When you set out to buy your first web hosting package, you will not only need to choose the type of hosting package for your website but (in some cases) also the infrastructure-namely, a Linux or Windows server. In this blog, we’ll cover:
- How knowing the difference between Linux and Windows hosting will help you
- What the difference between Linux and Windows hosting is
- What type of infrastructure you should pick
Why it’s important to know the difference between Linux and Windows hosting:
The choice between Linux and Windows servers will affect :
- How you interact with the hosting package
- The kind of applications you can use
- The amount you will pay for your hosting package
What is the difference between Linux and Windows Hosting:
1. Server-side applications:
Certain server-side applications will require Windows hosting such as those written in:
- MS SQL
- Visual Basic development
- MS Access
Applications that Windows does not support:
Web Programming Languages that both Linux and Windows support:
- MySQL (although MySQL is more commonly used on Linux)
- Ease of use:
Accessing and managing your windows hosting server is quite easy. However, interacting directly with the Linux OS will require you to learn how to use the command line. Unless you have a Linux administrator to do this for you, learning to integrate multiple pieces of software via the command line can be a challenge for beginners. To combat this, you choose from many GUI (Graphical User Interfaces) such as cPanel to interact with the OS.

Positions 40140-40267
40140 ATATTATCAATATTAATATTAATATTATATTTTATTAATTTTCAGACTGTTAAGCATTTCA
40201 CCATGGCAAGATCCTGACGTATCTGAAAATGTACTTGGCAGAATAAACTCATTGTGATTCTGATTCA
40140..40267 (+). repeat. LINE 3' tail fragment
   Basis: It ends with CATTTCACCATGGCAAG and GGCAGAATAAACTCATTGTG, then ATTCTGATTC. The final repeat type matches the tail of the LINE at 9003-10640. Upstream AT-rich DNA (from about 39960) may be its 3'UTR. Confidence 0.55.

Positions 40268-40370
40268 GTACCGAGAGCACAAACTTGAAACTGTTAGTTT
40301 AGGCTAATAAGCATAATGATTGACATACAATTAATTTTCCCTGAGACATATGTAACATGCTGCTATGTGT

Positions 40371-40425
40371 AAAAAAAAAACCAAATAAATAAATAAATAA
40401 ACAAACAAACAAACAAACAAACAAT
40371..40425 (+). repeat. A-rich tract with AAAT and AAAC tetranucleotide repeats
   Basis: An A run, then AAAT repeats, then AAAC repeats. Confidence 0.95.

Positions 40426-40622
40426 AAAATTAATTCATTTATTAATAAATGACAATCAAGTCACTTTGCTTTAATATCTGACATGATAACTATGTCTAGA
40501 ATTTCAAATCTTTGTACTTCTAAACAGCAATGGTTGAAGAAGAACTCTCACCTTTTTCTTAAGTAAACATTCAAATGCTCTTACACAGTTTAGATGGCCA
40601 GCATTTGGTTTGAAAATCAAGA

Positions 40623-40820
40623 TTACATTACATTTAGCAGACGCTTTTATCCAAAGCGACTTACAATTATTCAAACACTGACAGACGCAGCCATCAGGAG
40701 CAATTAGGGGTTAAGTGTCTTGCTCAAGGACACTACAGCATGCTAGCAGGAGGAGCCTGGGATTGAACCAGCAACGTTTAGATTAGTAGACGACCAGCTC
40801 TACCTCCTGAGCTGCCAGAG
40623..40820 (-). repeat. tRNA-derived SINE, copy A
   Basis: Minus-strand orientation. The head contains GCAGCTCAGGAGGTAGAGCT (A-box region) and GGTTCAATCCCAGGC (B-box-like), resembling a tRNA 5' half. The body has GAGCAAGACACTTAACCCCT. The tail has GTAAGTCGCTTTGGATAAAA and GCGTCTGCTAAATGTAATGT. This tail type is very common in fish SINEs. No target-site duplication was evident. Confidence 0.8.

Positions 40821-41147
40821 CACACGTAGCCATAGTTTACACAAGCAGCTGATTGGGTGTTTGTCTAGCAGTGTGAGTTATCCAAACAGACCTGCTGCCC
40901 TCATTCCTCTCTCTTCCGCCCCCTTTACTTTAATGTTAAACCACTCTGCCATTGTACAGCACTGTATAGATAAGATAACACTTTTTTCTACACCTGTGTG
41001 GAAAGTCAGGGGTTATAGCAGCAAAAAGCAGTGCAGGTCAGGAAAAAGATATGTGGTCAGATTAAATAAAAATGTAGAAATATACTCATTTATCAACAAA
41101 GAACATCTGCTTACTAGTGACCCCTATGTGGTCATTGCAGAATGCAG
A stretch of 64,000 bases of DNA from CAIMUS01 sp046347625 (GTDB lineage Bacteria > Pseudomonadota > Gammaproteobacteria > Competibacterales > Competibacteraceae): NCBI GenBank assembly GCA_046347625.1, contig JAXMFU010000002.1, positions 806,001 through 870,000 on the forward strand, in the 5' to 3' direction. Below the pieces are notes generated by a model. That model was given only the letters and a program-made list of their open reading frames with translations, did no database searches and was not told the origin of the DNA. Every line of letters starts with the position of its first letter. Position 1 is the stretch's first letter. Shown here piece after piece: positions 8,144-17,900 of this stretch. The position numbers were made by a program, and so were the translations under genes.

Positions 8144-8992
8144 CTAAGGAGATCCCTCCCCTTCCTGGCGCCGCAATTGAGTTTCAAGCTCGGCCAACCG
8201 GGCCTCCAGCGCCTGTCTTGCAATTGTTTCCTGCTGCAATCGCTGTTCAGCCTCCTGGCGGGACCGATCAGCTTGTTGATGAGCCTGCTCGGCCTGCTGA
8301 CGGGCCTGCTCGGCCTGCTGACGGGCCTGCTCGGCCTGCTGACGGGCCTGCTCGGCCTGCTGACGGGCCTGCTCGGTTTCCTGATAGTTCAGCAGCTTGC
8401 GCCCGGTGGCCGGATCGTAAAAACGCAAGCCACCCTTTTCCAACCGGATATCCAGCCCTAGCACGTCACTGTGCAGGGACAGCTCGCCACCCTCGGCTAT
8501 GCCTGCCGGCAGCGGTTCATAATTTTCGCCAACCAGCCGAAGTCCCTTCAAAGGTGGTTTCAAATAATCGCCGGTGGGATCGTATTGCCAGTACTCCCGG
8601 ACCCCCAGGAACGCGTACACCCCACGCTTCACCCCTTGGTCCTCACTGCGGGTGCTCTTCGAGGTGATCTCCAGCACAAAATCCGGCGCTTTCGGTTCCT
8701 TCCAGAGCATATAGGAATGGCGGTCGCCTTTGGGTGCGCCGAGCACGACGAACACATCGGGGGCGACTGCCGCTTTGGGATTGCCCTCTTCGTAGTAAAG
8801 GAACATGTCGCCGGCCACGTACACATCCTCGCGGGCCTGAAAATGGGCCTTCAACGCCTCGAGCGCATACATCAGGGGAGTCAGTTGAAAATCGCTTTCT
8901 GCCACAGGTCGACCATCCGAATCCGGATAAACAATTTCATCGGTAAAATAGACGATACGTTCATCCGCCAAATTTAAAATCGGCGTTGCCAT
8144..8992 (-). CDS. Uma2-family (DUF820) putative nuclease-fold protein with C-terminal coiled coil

- Control Panels:
Being an open-source platform, Linux is free of cost. Linux hosting offered by web hosting providers is therefore more affordable than Windows hosting.
There are areas, however, where both Linux and Windows servers are equally matched, namely:
Who should purchase a Linux or Windows hosting package?
A Linux hosting package is perfect for :
Individuals who want access to a large stock of ready-to-use, free,open-source applications.
A Windows hosting package is perfect for :
Individuals who want to build/have more complex websites usually require languages like Perl, ASP, PHP, etc. which would be better suited to a Windows server. Now that we’ve elaborated the difference between Linux and Windows Hosting, it’s clear that there are advantages and disadvantages to both. Your choice really depends on the kind of requirements you have. It is important to note however, that in recent years, with the rise of the cloud, web developers are moving away from focusing on infrastructure and more on the applications they wish to build. The type of OS may cease to matter in the future. In an indication of this, Microsoft is increasingly focusing more on its cloud offering, Microsoft Azure, than on pushing its Windows servers.